And let us not get into the world of generation snowflake who despair of their callous elders just as much as the bewildered others ponder whether the snowflakes’ brains have turned to slush.  And…I wasn’t going to say this for fear of giving offence but I can’t help it,  the carnival of  identity poltiics is the worst clash of the lot. There, I said it. Send your complaints to the pilot in his safe space behind the re-inforced cockpit door.

The identity thing is the worst, I contend,  because it atomises society more than anything else. But this is a business magazine and business folk need no more complaints about business culture; they need solutions. And in this  highly atomised and ever-so sensitive world business leaders need great performances from people functioning as teams. But in this environment how can they ever do this?

Fear not, I am here to tell you that someone wrote a book about it.

And it’s very good!  I expected it to be intolerable because the terminology triggered my snowflake politics sensor.  There are three “secrets “ to building a culture that enables “highly succesful groups” says Daniel Coyle. They are: Build Safety; Share Vulnerability, and: Establish Purpose. Well, you read that lot and think one thing: Pass the sick bag.

Coyle, it turns out, is a master of managing expectations because the book is much better than the list of “secrets” suggest. This is because he’s a good story teller and has found many exceptional stories to illustrate how great organisational cultures are fomented. Drawing on examples of US Navy SEALS, outperfoming basketball teams, world class restaurant chains, Soldiers on the fonrltine at Flanders, the success of Zappos, Google, Pixar, the pilots of spiralling jet aircraft (sorry), inner city schools,  stand up comedy and many more Coyle succeeds in gripping your attention and teaching you many things along the way (and I say this as a cynic).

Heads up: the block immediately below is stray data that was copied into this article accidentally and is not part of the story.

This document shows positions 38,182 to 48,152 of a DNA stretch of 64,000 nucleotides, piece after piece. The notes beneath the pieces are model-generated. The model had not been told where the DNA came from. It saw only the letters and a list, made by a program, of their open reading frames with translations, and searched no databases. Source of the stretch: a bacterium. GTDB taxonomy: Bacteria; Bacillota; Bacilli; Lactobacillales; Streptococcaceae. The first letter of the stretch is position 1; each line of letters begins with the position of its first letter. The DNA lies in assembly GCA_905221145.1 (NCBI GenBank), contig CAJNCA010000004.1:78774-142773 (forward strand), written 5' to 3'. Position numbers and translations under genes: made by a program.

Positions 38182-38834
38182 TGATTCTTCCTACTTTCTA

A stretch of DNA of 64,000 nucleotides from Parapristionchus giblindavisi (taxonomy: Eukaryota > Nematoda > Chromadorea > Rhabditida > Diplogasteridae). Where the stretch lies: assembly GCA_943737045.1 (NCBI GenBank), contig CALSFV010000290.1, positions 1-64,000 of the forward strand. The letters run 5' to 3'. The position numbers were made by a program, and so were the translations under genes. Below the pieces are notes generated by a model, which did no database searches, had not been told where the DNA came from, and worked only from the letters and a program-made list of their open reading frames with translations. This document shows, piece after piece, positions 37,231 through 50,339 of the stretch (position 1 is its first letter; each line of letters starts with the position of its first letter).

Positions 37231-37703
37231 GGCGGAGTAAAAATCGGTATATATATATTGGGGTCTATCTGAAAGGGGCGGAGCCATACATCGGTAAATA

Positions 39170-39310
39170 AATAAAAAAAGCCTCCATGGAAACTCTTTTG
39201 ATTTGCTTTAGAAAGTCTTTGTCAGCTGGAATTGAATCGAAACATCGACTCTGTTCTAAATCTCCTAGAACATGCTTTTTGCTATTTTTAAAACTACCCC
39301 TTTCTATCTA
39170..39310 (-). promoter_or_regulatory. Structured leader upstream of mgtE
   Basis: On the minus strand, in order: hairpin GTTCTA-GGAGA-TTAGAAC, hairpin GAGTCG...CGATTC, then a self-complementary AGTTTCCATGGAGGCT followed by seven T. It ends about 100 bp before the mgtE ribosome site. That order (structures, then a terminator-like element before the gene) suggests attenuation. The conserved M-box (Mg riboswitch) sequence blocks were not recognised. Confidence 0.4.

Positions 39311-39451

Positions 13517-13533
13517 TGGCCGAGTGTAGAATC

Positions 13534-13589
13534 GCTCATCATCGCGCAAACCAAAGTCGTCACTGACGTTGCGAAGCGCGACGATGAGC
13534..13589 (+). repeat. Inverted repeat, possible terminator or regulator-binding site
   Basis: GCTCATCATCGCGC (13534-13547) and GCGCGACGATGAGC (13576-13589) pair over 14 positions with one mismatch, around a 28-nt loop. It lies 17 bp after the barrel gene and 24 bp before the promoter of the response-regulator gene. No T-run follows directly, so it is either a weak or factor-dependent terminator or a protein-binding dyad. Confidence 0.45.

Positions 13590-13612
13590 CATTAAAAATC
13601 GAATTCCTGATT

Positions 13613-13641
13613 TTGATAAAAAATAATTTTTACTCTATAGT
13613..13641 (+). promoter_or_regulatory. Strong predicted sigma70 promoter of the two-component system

He even succeeds in surfacing three core rules (I mean, secrets) that can be applied strategically and tactically in almost any organisation. But, and this is a personal problem I should see someone about, the label “sharing vulnerability” just irritates me beyond belief. I would describe the qualities he is seeking as “humility and openness”. That tiny culture clash aside, I would tell you (if I was your conductor) to go and pick this up.



I read:

The Culture Code: The secrets of highly successful groups

By Daniel Coyle


The end of my orange marker pen (and idealism)

IMG_1184“It’s fluorescent orange your book”, observed Paul, who owns the coffeeshop. “It looks like you’ve been colouring it in. Like a mad person with only one colour of pen…who only does straight lines…”


He was exaggerating for effect, just like his “thermonuclear blend” but he had a point. I had underlined so much of the book in preparation for this detailed review that more of it was orange than, er, paper colour. Were a search and rescue helicopter flying above trendy Shoreditch coffee shops that Sunday morning to check up on book reviewers they would have had no trouble locating their rescuee. Who needs a flare gun when you can simply wave your book in the air while flicking the neon pages?